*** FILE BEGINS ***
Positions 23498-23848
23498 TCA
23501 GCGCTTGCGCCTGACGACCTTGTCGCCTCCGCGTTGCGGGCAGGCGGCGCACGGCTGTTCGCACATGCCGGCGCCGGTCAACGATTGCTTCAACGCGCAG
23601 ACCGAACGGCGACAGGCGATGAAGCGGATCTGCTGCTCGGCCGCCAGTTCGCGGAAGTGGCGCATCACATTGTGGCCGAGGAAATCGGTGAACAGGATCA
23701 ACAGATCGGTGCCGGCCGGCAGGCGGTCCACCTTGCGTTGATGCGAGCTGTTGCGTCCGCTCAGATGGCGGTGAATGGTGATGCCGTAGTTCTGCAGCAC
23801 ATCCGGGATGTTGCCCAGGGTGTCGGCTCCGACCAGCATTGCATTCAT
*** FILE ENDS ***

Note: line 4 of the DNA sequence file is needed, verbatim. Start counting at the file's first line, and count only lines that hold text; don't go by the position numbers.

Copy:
23601 ACCGAACGGCGACAGGCGATGAAGCGGATCTGCTGCTCGGCCGCCAGTTCGCGGAAGTGGCGCATCACATTGTGGCCGAGGAAATCGGTGAACAGGATCA